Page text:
At the end of her rope, single mom Lily Anderson is determined to move her rebellious children in the right direction. That means taking away their cell phones, tablets, and computers—at least temporarily—and moving to the house where Lily grew up in the rural town of Comfort, Texas. But Lily has a bigger challenge than two sulking kids.
The house comes with Mack Cooper, high school teacher and handsome longtime renter. The arrangement: just housemates. But Mack’s devoted attention to the kids starts to warm Lily’s resistant heart. Then Lily finds an old leather-bound book in which five generations of her female ancestors shared their struggles and dreams. To Lily, it’s a bracing reminder about the importance of family…and love.
Now it’s time for Lily to add an adventurous new chapter to the cherished family journal—by embracing a fresh start and taking a chance on a man who could make her house a home.
Lily Anderson’s life has all but fallen apart. Her children are headed down a dangerously bad path, her cheating ex-husband has little to do with his own children, and Lily is desperately unhappy in her current situation. With the welfare and happiness of her children at stake, Lily does the only thing she can think to do, pack her bags and move she and her kids to her family home in the small town of Comfort, Texas.
Comfort isn’t quite what her rebellious children expected, but it is exactly what they each need. Since the passing of her parents, Lily has rarely visited her family home, but its been kept in a good state by a tenant, Mack Cooper. With arrangements in place with Mack, Lily and her kids take over the upstairs, and Mack will continue on occupying the downstairs. From the start, the arrangement is comfortable and everyone and the children, to Lily’s amazement seem to settle in quite nicely.
Within days of moving in, Lily’s children start school, begin to make friends, and even begin to see the error of their previous ways. In fact, Lily’s daughter is diving into her schoolwork and her community with gusto while her son has taken to farm life like a duck to water. Though Lily had intended to continue her work as a counselor, she finds life has other ideas for her. Her best friend has a lovely and bustling antique shop and is in desperate need of help. Though Lily really has no experience, she does have an enthusiasm to learn and desire to spend more time with her kids. The new job would allow her to be more present and involved with her children and that’s exactly what they all seem to need.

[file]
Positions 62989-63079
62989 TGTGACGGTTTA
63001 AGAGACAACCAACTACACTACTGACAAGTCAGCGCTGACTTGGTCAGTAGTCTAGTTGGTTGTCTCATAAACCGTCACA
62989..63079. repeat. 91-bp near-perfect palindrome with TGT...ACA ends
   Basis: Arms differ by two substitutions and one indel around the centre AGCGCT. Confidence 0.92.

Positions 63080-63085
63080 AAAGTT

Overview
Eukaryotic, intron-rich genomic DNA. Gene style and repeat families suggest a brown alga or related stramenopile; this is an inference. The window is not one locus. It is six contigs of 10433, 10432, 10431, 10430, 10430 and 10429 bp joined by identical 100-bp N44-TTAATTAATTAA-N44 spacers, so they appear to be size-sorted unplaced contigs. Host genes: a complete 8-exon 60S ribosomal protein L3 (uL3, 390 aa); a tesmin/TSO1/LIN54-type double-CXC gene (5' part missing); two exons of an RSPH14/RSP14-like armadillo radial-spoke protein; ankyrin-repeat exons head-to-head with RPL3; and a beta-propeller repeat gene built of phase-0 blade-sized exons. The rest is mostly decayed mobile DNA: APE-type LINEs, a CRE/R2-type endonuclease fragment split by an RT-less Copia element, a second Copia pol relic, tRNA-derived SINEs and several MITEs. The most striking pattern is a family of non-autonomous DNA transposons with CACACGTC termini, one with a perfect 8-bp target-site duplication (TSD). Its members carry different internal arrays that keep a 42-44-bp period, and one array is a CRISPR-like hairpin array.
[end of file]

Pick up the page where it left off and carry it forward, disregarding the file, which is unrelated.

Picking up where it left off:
In the wake of getting settled and adjusting to a whole new life, Lily finds a way to really connect with both her past and her present. By way of a century old family journal, Lily learns about her predecessors as she connects in a more real way with her daughter who is using the journal for a school project. In so many ways, the past informs the present and helps both mother and daughter to see beyond their differences and towards a future they both want and long for. What finally solidifies the family and makes them all aware of Mack’s care and concern for them all is an awful experience with the children and Lily’s ex-husband. The fear and anger they all experience crystallizes their feelings for one another and propels them along what it seemingly an inevitable path.
The Bottom Line: Carolyn Brown is always, always, always going to be my go-to girl for sweet family reads. Brown understands not only the dynamics of a family, both good and bad, but how to synthesize the good and the bad to create a harmonious and generally wonderful read. The small-town setting with all its quirks, oddities, and welcoming nature always enhance the read and enrich the overall experience. Thankfully, I discovered Carolyn Brown rather late, so I have plenty of her books to catch up and entertain me just as The Family Journal most certainly did.